Céline was a pretty unsavory human being. An anti-Semite, a misogynist, pretty much full of hate all around. And yet, a fucking amazing writer. His French is both beautiful and vulgar, heart-rending and repulsive, full of interesting characters and yet completely alone. Voyage au bout de la nuit also exists as a graphic novel by Tardi. It is a completely unforgettable novel of devastating beauty that needs to be taken for the literature it is without too much concern for the tortured man that c [...]

    16. Asiye Dilara Han on said:

      Teşekkürle başlamak istiyorum yorumuma. Öncelikle böyle bir kitabı yazabilecek cesarette biri olduğu için Céline'e; her röportajında on dört yaşından beri sürekli olarak tekrar tekrar bu kitabı okuduğunu söyleyip okumama sebep olduğu için Hakan Günday'a; ama -bence- en önemlisi, bu kadar muhteşem bir çeviri yaptığı, o güzelim dipnotları ekleyerek anlaşılmadık tek bir nokta bırakmadığı, insanın aklını başından alan, gülümseten, dünyanın en tatlı sons [...]

    17. downinthevalley on said:

      Nasıl başlayacağız bakalımYKY'de onyedinci baskısını yapmış Gecenin Sonuna Yolculuk, kolay bir kitap değil.Öncelikle taşımak çok zor, Kazım Taşkent Klasikler Dizisi'nin kapak tasarım ve kağıtlarına hayranım. Fakat kitabı yanımda taşımakta çok zorlandım, her ne kadar şık bir görünüm verse de bu kağıdın gözümü yorduğunu düşünüyorum. Başta Hakan Günday olmak üzere birçok yazarı etkileyen Celine'i okumak içerik açısından da zorlayıcı oldu, taş [...]

    18. amapola on said:

      Questo libro è un viaggio allucinante nella bestialità umana, nella solitudine, alla disperata ricerca di senso, di bellezza, di amore. Tutto inutile, fatica sprecata. Buio pesto.C’è in Céline qualcosa di disarmante, che mette a nudo le nostre ipocrisie, le maschere che ci piace indossare; la sua sincerità è spudorata, sfrontata, impertinente. Per quel che vale, io credo che bisogna amare la vita nel modo più struggente per essere così profondamente disgustati da tutto.Sono contenta ch [...]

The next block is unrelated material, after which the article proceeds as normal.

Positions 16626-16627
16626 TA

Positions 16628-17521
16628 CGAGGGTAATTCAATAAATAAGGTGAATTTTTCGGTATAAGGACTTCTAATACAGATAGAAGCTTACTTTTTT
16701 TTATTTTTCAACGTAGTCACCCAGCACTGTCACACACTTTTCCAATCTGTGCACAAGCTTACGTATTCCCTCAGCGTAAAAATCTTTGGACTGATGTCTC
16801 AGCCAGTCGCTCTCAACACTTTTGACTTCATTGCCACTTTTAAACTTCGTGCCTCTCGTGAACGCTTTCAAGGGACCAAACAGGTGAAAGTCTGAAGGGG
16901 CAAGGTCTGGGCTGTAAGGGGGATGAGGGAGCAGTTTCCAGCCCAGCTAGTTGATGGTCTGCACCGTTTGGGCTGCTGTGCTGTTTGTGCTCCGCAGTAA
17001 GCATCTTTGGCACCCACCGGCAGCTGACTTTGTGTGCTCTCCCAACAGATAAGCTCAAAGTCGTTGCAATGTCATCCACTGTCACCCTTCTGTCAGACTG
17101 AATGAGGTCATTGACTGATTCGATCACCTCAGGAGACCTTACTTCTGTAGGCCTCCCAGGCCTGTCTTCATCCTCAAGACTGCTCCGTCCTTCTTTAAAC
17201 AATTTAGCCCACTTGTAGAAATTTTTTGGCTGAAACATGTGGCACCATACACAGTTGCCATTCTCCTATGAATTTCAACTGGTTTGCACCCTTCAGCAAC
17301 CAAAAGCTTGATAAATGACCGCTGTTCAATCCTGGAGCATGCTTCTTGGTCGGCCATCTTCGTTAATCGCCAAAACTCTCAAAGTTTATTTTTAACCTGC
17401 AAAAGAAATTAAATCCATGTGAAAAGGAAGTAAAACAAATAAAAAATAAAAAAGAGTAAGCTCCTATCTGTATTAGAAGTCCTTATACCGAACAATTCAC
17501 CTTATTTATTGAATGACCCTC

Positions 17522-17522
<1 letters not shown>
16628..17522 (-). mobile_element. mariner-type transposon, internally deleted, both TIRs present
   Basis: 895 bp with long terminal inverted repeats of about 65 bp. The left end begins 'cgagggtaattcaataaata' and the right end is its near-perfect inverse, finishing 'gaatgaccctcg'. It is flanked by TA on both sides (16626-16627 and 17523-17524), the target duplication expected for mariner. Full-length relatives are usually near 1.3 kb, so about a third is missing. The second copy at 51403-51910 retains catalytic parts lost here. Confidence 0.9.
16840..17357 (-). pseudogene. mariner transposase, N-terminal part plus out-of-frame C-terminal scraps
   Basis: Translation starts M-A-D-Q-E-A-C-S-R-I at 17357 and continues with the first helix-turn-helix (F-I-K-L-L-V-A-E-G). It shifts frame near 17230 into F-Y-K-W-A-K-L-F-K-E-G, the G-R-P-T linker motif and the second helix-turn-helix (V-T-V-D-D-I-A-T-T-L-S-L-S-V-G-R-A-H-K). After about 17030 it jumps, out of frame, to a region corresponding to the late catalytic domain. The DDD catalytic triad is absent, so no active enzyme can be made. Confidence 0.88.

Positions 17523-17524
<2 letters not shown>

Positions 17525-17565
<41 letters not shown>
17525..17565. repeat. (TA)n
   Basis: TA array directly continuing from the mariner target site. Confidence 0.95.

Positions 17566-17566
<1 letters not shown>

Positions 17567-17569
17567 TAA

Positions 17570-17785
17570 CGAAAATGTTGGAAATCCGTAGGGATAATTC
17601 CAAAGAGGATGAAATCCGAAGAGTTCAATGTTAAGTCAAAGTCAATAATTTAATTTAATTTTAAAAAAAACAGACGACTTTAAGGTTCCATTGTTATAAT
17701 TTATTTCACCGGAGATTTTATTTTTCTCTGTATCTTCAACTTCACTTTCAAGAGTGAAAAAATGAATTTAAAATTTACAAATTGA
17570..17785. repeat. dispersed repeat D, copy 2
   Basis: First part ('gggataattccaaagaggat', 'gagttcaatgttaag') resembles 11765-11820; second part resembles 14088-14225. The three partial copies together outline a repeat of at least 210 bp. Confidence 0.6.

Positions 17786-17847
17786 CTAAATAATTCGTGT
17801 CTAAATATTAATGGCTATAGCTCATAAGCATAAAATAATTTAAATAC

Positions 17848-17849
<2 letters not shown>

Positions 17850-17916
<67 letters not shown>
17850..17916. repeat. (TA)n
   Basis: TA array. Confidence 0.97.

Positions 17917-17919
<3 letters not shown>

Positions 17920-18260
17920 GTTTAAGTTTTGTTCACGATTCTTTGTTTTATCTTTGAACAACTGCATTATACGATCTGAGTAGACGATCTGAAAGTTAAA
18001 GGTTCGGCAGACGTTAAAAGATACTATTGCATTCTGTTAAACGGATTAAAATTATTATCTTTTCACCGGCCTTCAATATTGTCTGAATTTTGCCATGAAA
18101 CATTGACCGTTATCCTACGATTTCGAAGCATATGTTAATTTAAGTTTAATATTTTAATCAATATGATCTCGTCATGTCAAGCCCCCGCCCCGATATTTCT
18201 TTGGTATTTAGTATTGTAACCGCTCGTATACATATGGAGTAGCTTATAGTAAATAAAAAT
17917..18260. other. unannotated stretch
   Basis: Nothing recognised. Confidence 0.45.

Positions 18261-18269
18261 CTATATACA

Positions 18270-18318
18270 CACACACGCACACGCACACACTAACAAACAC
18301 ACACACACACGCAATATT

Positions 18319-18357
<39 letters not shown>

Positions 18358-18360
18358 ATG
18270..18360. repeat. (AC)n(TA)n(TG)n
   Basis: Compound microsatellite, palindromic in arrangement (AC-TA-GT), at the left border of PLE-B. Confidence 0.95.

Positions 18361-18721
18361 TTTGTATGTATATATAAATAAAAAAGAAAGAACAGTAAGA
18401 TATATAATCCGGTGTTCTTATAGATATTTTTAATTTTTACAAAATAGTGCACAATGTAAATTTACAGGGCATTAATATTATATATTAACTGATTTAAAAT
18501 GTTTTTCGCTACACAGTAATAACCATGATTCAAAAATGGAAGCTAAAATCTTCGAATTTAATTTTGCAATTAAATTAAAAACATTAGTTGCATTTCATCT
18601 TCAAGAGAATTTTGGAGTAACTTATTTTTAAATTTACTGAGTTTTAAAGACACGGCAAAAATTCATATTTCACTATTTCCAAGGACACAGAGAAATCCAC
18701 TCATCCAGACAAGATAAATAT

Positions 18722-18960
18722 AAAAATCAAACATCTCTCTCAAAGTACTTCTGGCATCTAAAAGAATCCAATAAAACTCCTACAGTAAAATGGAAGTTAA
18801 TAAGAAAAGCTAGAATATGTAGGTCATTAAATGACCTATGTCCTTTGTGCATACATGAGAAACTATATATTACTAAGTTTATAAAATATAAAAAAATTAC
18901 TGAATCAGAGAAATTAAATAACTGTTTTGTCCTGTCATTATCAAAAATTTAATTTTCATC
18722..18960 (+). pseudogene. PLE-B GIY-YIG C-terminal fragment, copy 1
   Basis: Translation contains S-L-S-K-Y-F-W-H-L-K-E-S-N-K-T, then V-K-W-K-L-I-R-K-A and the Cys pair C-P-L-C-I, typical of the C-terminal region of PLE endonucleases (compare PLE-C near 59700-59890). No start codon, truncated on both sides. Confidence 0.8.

19. Pooya Kiani on said:

      یک کوه. یک سفر. یک مرگ. به زودی یک بغل نکته از این شاهکار می‌نویسم. بار دومی که می‌خونیش تازه متن به چشم می‌آد و فرم خودنمایی می‌کنه. بی‌نظیر.

    20. Miss Ravi on said:

      لویی فردینان سلین را در حالی‌ تصور می‌کنم که تا لحظه نوشتن این کتاب یعنی تا سی‌و‌هشت سالگی‌اش سکوت کرده و همه حرف‌ها و گفته‌ها را در سرش نگه داشته، صبر کرده تا لحظه‌ای برسد که بنشیند پشت ماشین‌تحریر (تصویر ایده‌آلم از نویسنده‌ها به وقت نوشتن کتاب‌های‌شان) و شروع کرده ک [...]

    21. Paul on said:

      This is undoubtedly one of the great novels. It is misanthropic in the extreme; the author really doesn’t like anyone, including himself. Often written in the vernacular, brutal, comic and ranging over three continents and a World War. There is a strong element of the autobiographical in it. It has also influenced more great writers than you can shake a sock at. The list is a remarkable one; Beckett, Sartre (briefly). Genet, Barthes, Miller, Bukowski, Heller, Vonnegut, Ken Kesey, Kerouac, Gunt [...]

    22. MJ Nicholls on said:

      A full-on misanthropic epic, like if E.M. Cioran met Thom Yorke for a fly pie in a Nigerian slum. Céline is a deliberately choppy, lawless stylist, Dostoevskian in his fondness for the nerve-racked ellipsis and the hysterical exclamation point (tics that would characterise his later, practically unreadable, work). Bardamu is the Céline stand-in whose detached cruelty acts as a necessary galvaniser for his adventures in WWI, French-occupied African hinterlands and a stint in a freshly industria [...]

    23. Sidharth Vardhan on said: